2. it actually does sound like the FBI’s request is narrowly tailored and that the tools Apple would develop could not be used on other phones without Apple’s cooperation

      Not sure what you have seen on that, but everything I have read suggests it would be a simple swap of a single ID number in the code to make this work on a different handset.

      1. I read that it was more than a single number, but more importantly, that doing so would require Apple to re-sign with one of their keys.

        If I’m wrong on that, let me know. I’m going against my instincts here only because of what I have read so far.

        1. Yeah, I’m not at all sure.

        2. Couple things.

          If they can force Apple to sign it once, they can force Apple (and everyone else) to sign anytime they want. They will have created a backdoor into the backdoor.

          Certificates can be forged. That’s not even taking into consideration subornation.

          Finally, its not like the FBI has the software they need and just need Apple to provide a valid certificate, they’re demanding Apple spend money to develop and test a completely new tool.

          1. Plus,

            Once hackers know that a key exists, they are going to find it. It’s what they do.

            1. I heard John MacAfee make that same point on CNBC earlier today. It won’t just be the feds abusing this, it would also be foreign governments and thieves & hackers of all stripes.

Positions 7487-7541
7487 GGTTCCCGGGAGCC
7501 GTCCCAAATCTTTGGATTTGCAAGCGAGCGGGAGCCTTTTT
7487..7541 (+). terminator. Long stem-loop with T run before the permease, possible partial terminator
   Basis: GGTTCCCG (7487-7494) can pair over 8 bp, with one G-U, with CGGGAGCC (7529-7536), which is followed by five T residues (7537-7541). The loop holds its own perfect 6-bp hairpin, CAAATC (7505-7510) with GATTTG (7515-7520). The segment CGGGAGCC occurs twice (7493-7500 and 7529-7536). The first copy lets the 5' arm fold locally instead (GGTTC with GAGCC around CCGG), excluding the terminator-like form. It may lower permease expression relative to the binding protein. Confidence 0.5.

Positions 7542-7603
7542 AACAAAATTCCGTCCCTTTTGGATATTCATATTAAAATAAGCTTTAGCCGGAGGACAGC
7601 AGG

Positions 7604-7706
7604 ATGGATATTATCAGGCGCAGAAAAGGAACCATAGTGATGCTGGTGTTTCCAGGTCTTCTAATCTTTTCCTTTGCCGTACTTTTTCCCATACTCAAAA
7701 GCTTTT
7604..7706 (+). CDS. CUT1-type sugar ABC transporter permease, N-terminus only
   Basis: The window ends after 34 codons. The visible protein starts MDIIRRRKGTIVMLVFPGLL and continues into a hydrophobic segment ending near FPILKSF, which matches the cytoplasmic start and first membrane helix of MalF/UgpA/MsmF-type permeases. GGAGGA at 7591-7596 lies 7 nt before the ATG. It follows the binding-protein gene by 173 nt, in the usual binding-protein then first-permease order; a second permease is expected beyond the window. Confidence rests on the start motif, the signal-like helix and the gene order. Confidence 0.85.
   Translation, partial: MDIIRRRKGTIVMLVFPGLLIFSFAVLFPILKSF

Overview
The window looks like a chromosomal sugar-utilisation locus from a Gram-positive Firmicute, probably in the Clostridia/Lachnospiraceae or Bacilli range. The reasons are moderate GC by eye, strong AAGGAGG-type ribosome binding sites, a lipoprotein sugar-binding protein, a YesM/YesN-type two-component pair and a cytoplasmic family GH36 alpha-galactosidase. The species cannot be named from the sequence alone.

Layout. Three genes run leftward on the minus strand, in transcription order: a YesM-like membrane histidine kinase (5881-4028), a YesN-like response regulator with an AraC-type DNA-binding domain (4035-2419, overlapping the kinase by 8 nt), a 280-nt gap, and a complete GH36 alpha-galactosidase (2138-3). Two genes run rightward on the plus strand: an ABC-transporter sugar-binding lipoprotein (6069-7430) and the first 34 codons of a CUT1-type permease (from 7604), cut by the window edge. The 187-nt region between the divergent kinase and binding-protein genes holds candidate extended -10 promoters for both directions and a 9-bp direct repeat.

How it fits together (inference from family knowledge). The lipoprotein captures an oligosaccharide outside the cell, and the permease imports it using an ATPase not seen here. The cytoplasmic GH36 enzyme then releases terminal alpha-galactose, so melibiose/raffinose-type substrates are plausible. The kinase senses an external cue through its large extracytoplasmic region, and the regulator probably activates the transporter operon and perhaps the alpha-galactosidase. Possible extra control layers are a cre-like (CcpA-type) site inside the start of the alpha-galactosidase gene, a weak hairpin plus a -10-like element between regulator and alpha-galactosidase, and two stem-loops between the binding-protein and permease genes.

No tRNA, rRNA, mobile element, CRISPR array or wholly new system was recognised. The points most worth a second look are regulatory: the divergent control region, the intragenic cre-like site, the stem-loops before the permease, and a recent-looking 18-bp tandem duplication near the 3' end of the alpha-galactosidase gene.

2. Not only that, but they are demanding that Apple lose hundreds of thousands to millions in profits because buyers will be wary of purchasing iOS devices. The overseas market is huge; for instance, China’s gov’t may coerce Apple into making the same break-in techniques for them, which will undermine demand in China for iPhones and open up opportunities for competitors to step in with products that are perceived to be more secure. A small competitor could grow to unseat even a giant as large as Apple, as many tech giants have learned.

      2. So anyone can create firmware that breaks the password-lockout feature.

        But only apple can sign that software so that the phone will ACCEPT and load that firmware.

        To that extent, the specific firmware image- once created and signed- could be used on any phone unless apple can create the firmware/signatures such that it will ONLY load on a specific phone. If they cannot target firmware to a specific phone, then theoretically the FBI could copy the image to any phone matching the hardware specs. I am not clear on the ability to sign firmware only for a specific phone.

        If apple can’t yet assign firmware to a specific phone, then the FBI is asking them to create that functionality. And of course that brings all sorts of problems with it- that the government is de-facto forcing Apple to become government contractors for hire without their will.

        1. From what I have read, they can tailor the firmware for this specific phone.

          1. But is not clear to me whether they have the tool already to target a specific phone or if they would have to write code to do so.

          2. I don’t know, but perhaps as they give the DOJ an entry into this phone, they can write an update that will make the key useless in the future? At least that’s what I would do.